Dame Edna Everage AD is a character played by Australian comedian Barry Humphries. As Dame Edna, Humphries has written several books and hosted various television shows (on which Humphries has also appeared as himself). In 1979, Dame Edna was the subject of a BBC Arena mockumentary: “La Dame aux Gladiolas”.
Dame Edna is known for her lilac-coloured hair (which she claims is natural) and over-the-top eyeglasses.
While Humphries freely states that Dame Edna is a character he plays, Dame Edna consistently denies being a fictional character or drag performer, and refers to Humphries as her “entrepreneur” or manager. Indeed, Dame Edna has frequently said that the thought of a man dressing up as a woman for entertainment purposes is repulsive.
Dame Edna’s Bio
According to Dame Edna’s autobiography, and to statements she has made, she was born Edna May Beazley in the (then) small rural town of Wagga Wagga, and started her stage career on December 19, 1955 as Mrs Norm Everage, an “average Australian housewife” from Moonee Ponds, a Melbourne suburb. When her husband, Norman Stoddard Everage, died of prostate cancer, Dame Edna became the founder and governor of a charity called Friends of the Prostate, and the creator of The World Prostate Olympics.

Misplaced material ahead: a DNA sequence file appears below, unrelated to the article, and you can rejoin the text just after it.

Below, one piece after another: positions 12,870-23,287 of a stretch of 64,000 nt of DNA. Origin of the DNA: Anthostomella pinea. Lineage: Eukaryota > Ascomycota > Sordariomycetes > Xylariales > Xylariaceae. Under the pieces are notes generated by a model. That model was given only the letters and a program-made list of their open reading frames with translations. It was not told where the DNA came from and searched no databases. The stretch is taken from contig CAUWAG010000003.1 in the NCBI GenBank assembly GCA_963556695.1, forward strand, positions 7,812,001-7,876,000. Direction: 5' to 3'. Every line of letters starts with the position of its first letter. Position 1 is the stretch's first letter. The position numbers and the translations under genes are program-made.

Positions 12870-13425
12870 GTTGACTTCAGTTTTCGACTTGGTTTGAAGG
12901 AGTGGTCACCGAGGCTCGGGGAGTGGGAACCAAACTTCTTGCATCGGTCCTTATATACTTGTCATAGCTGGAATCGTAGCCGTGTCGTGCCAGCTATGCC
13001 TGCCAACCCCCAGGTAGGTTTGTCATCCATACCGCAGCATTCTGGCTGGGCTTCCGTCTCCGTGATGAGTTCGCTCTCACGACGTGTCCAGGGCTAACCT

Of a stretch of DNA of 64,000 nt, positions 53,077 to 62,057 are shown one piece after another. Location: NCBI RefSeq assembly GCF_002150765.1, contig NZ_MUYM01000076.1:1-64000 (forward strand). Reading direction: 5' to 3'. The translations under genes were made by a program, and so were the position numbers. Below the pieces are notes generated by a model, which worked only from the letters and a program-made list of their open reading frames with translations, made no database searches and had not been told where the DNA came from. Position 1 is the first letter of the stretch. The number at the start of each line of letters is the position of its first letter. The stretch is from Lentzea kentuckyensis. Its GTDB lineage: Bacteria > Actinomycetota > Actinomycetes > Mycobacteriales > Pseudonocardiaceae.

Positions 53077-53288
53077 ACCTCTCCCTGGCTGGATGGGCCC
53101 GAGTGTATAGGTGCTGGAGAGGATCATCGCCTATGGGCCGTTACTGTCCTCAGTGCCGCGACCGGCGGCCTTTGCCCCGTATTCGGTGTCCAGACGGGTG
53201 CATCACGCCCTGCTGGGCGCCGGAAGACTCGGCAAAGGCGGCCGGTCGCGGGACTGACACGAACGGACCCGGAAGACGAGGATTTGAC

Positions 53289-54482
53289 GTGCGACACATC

She spends her time visiting world leaders and jet-setting between her homes in Los Angeles, London, Sydney, Switzerland and Martha’s Vineyard. She is a friend and confidante of the Queen.
Dame Edna has three adult children: a daughter named Valmai (currently in a rehabilitation programme for shoplifters) and two sons, Bruce and Kenneth, whom she describes in a caricature of gay men, though she shows no awareness of their homosexuality. Dame Edna’s mother is incarcerated in a “maximum-security twilight home”.
Dame Edna is revered for her insights into her homeland. When asked why Australians are so good at sport she commented “Good food and diet; open air life; juicy steaks; sunshine – and the total absence of any kind of intellectual distraction.”
Smalti mosaic portraits depicting “100 Great Australian Entertainers of the Past Century”.